Reaction is often as impactful as a triggering incident. And in crisis, the reaction can frame the issue.
Sean Spicer got it right, and he showed more communications know-how than his boss. When SNL’s hilarious skit with Melissa McCarthy as him generated headlines and laughs – he got his reply right. Rather than rant about the show being not funny or having failing ratings… Spicer called the skit “funny” and “cute.” And he added that McCarthy “needs to slow down on the gum chewing, way too many pieces in there.”
He shrugged it off. Point is, if you swing at every low and inside pitch - that is all you will see. Our president cannot lay off a low inside pitch – and his consistent pushback has made SNL’s parodies a big deal. According to Variety, since the November 8th election SNL’s ratings have exploded 19% in the key demographic of adults 18 to 49 and 22% overall to 10.6 million – that is the biggest audience the show has seen since 1995.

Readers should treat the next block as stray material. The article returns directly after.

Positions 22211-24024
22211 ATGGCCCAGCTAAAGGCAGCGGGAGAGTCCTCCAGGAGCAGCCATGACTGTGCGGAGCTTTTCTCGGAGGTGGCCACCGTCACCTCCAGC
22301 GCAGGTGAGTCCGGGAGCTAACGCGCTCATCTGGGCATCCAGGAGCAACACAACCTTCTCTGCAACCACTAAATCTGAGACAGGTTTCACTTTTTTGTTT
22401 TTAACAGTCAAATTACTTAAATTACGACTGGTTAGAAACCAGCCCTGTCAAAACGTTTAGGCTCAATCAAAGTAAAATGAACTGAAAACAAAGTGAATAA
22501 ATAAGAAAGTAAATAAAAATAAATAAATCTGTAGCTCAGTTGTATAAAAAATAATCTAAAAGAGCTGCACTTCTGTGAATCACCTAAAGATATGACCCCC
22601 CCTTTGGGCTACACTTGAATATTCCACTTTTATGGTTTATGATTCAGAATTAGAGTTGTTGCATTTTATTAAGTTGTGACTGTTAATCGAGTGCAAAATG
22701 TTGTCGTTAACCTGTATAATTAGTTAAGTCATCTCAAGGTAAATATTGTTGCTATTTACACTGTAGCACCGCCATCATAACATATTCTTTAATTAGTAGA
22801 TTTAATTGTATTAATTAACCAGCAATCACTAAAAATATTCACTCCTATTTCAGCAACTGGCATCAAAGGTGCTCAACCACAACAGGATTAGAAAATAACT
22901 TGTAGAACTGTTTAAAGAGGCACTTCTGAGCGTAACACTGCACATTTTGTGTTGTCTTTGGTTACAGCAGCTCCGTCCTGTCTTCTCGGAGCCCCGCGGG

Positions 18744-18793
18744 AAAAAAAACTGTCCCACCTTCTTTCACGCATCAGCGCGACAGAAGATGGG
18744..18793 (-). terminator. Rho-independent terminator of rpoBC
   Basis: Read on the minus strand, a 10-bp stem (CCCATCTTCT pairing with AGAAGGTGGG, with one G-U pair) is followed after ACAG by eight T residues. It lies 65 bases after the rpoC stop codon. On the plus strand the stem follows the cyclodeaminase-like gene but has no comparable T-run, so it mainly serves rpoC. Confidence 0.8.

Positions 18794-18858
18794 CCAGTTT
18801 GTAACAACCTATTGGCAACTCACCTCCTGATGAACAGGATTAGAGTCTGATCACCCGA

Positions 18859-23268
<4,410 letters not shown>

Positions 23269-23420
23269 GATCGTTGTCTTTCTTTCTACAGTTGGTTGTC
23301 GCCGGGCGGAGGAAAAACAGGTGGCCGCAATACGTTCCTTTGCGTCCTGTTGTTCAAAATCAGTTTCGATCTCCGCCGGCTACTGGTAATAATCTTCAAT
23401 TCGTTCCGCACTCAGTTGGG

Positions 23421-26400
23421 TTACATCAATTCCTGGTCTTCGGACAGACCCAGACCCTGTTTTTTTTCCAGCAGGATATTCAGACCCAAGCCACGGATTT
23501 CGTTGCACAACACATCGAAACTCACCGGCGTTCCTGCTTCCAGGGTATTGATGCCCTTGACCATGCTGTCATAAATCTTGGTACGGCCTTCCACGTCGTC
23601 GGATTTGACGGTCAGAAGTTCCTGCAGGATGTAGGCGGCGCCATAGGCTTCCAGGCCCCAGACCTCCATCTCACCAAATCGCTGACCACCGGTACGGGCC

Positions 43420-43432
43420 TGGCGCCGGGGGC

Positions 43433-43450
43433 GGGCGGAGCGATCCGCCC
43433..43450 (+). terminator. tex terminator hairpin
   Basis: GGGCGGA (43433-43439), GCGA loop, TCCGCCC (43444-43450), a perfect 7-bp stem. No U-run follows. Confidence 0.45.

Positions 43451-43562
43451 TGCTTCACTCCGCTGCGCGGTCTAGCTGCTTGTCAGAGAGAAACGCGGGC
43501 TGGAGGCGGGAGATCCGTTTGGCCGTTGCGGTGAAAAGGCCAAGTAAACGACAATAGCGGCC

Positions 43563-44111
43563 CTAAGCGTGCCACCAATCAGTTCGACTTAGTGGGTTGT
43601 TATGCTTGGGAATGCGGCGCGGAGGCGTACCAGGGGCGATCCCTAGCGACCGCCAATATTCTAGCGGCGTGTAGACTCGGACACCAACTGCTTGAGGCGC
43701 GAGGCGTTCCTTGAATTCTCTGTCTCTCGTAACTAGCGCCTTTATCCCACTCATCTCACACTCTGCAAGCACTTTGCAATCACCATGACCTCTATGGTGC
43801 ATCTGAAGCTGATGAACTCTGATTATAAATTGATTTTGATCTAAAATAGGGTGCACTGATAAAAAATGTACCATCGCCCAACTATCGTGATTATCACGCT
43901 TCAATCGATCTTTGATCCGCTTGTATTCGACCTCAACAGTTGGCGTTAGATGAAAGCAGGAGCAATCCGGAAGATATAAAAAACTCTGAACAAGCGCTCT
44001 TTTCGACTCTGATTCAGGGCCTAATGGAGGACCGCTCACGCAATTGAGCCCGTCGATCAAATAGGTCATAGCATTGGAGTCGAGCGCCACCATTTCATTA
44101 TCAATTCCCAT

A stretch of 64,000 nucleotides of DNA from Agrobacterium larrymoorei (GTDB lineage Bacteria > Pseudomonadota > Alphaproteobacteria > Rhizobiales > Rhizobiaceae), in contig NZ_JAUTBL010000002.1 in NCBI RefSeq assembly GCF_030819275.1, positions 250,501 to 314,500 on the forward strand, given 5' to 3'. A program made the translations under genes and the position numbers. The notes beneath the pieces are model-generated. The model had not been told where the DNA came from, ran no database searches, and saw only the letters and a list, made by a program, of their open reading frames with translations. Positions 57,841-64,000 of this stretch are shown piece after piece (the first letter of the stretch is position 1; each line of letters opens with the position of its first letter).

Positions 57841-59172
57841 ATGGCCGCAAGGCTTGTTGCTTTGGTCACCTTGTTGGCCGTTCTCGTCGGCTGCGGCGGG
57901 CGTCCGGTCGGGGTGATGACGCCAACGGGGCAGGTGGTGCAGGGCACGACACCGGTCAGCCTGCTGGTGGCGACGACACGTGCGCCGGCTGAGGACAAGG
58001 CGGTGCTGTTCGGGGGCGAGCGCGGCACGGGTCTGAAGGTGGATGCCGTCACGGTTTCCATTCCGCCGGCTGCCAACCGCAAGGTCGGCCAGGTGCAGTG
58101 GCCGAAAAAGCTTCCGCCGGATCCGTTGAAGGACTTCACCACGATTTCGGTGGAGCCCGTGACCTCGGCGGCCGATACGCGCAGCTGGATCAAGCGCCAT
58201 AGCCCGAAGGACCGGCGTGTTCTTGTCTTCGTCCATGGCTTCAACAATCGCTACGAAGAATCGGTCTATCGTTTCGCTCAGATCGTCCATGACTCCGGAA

Reaction is often as impactful as a triggering incident. And in crisis, the reaction can frame the issue. By validating bad information or behavior – we magnify it and make it worse. Any response should be measured, and in line with the accusation. By amplifying a gadfly or critic we give them power – and the excuse to ask another question. That encourages the media to pay attention, too. It is a self-fulfilling prophecy.